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      • Published 24 Jan 2023
      • Last Modified 29 Aug 2023
    • 6 min

    Everything You Need to Know About Level Sensors

    We look at what level sensors are, what types and sizes are available, and the different uses of level sensors.

    What are Level Sensors?

    Level sensors are components used in fluid control systems to determine the level of a tank or container. They can determine the levels of different types of free-flowing media such as liquids, powdered solids, and granular solids. They provide an electrical signal which automatically communicates when connected control valves should be opened or closed.

    Depending on the specific level sensor, this could be either an output proportional to the level, or an output programmed to be given at a pre-set level or value.

    Level sensors play a key role in fluid control systems. Having an accurate understanding of the current position, level, and displacement of a substance is imperative in a wide range of applications and environments, meaning that the importance of the level sensor should not be overlooked.

    How Do Level Sensors Work?

    There are multiple types of level sensors, and each type uses a different method of gauging the level of media within the tank or container. This means that varying types of level sensors work in different ways, using distinct technologies and processes to complete their measurements.

    Level sensors can be categorised as either contact or non-contact, depending on the specific type. The methods used to determine fluid levels are explored below by type – here is a handy overview:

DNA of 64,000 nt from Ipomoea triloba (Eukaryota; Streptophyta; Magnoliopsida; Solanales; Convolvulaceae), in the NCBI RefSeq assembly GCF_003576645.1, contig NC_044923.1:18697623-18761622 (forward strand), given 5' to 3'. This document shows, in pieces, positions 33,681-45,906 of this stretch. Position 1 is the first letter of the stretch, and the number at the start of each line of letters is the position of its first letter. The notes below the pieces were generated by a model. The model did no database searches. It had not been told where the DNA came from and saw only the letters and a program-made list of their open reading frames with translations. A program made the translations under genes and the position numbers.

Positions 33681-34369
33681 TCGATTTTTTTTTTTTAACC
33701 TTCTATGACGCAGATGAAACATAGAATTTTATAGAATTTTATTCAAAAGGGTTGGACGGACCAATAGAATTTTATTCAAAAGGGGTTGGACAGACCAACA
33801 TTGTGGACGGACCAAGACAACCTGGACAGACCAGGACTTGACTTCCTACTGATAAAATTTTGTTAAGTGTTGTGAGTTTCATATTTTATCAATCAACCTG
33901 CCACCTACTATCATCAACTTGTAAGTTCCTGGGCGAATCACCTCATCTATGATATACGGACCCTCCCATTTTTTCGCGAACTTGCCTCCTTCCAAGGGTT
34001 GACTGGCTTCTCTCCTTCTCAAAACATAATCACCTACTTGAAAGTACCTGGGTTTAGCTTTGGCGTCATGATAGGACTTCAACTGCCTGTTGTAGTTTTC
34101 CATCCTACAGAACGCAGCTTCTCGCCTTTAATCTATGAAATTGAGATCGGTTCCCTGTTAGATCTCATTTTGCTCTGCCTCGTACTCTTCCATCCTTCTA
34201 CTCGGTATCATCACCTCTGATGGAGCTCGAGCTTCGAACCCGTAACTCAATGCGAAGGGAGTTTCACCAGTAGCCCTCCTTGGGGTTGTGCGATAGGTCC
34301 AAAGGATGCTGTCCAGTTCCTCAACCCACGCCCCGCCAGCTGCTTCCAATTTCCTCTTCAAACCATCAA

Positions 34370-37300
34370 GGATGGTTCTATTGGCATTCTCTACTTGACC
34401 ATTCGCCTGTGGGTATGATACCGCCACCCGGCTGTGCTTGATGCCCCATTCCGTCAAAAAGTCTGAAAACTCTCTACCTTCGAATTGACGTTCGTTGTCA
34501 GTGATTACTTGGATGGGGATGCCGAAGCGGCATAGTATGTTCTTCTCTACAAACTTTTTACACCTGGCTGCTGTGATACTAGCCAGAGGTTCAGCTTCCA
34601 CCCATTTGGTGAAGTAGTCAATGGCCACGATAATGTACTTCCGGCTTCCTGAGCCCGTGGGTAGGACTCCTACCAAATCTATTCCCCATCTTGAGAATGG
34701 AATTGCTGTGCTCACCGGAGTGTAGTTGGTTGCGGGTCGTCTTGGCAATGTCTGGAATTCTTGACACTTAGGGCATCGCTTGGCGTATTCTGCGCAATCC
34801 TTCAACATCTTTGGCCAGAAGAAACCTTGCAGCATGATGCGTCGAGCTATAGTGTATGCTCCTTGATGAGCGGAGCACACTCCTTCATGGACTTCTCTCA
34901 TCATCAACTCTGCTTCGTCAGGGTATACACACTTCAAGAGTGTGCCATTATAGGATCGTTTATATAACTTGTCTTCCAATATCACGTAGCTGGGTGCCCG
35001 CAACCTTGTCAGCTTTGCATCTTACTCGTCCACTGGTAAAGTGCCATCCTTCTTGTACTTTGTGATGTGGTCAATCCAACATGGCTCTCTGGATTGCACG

• Optical Level Sensors – visible, laser, or infrared light
    • Capacitive Level Sensors – non-contact sensing fields
    • Conductive Level Sensors – electrical contact outputs
    • Vibrating Level Sensors – high-frequency vibrations
    • Ultrasonic Level Sensors – ultrasonic pulses
    • Microwave Level Sensors – electromagnetic energy

    Types of Level Sensors

    There are various types of level sensors available, each best suited to different uses and applications. Characteristics and specifications also vary between the different types, meaning that there are several determining factors when it comes to choosing the best type of level sensor for your requirements.

    These factors include:

    • What substance will be measured
    • Where the sensor will be used
    • What position the sensor needs to be mounted in

    Some of the most common types of level sensors are explored in greater detail in the sections below.

    Optical Level Sensor

    Optical Level Sensors

    Optical level sensors are simple yet reliable, making them a common choice for many applications. They rely on various forms of visual sensing to determine the level of the media. Depending on the specific sensor, they can use either visible, laser, or infrared light.

    Beams of light are generated towards the surface of the substance. The sensor then works by recording instances of the light reflecting or refracting off the surface, which is achieved using one or more photocells. The response is almost instantaneous and accuracy levels are high with this type of sensor.

    Shop Optical Level Sensors
    Capacitive Level Sensor

    Capacitive Level Sensors

    Capacitive level sensors offer simple level readings, indicating if the container is empty or full. These basic indications are determined by the position that the sensor has been mounted in, making accurate positioning imperative.

    This type of level sensor is non-contact, meaning that they use sensing fields to read the level of the substance within the container. Capacitive level sensors are advantageous as they offer highly accurate sensing even with a heavy build-up of residue on the sensor.